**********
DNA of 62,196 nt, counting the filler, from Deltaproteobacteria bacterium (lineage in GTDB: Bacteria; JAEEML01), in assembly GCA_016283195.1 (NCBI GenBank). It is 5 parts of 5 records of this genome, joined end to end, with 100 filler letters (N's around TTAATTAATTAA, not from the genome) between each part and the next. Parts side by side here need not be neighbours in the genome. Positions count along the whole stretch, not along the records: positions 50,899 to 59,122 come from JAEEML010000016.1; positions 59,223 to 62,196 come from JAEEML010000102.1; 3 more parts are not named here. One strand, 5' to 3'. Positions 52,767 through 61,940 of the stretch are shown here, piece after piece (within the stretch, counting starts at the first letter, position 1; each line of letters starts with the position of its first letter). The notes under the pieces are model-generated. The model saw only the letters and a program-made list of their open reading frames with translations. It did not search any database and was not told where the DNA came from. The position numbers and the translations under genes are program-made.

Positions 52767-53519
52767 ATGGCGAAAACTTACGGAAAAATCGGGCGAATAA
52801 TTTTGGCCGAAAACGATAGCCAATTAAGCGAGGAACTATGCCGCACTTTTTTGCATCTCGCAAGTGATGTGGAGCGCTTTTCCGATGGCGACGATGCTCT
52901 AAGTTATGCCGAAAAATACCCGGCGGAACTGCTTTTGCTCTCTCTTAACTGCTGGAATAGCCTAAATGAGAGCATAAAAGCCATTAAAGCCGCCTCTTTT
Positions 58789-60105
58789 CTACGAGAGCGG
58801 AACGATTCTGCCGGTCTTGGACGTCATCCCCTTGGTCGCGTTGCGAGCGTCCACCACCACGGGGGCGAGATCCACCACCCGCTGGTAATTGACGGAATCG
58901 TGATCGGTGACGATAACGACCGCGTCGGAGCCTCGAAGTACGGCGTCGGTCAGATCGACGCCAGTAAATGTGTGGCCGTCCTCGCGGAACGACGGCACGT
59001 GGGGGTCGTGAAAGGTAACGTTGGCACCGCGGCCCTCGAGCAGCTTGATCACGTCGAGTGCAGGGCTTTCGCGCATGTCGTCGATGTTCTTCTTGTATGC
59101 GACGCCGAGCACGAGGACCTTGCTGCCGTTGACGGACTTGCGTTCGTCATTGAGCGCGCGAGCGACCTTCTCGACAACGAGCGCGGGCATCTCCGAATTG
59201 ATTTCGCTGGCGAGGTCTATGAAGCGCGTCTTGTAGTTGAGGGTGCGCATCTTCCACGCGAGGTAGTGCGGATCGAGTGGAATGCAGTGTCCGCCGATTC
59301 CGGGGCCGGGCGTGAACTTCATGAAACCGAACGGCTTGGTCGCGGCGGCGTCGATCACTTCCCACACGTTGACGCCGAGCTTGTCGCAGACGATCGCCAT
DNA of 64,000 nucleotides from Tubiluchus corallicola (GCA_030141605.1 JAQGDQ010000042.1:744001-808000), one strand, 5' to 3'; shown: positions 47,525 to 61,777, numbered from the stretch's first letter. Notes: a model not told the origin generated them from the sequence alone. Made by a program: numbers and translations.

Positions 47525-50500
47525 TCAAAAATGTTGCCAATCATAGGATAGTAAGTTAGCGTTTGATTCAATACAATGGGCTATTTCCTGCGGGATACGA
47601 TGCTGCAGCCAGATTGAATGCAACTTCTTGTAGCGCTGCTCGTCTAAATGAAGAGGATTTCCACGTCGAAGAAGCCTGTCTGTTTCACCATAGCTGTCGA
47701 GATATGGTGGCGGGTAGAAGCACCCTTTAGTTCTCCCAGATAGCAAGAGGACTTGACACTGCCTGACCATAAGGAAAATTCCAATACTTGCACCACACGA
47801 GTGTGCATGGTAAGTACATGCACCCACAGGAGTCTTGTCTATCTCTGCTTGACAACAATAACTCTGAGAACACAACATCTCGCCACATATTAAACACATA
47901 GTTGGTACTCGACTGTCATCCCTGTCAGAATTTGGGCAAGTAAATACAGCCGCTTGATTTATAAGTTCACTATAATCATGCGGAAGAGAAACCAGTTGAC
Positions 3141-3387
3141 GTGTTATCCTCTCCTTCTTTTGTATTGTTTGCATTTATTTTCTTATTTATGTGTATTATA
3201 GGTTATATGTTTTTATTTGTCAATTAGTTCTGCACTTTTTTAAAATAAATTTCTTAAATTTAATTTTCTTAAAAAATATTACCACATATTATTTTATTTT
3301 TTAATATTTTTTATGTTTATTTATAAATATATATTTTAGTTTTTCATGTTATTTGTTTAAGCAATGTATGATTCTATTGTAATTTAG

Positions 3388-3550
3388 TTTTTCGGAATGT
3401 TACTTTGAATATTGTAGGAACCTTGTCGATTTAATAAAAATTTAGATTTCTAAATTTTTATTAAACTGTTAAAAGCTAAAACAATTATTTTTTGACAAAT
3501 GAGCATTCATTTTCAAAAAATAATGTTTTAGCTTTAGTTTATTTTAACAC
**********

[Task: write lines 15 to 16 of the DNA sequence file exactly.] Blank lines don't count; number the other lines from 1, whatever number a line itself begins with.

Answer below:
Positions 47525-50500
47525 TCAAAAATGTTGCCAATCATAGGATAGTAAGTTAGCGTTTGATTCAATACAATGGGCTATTTCCTGCGGGATACGA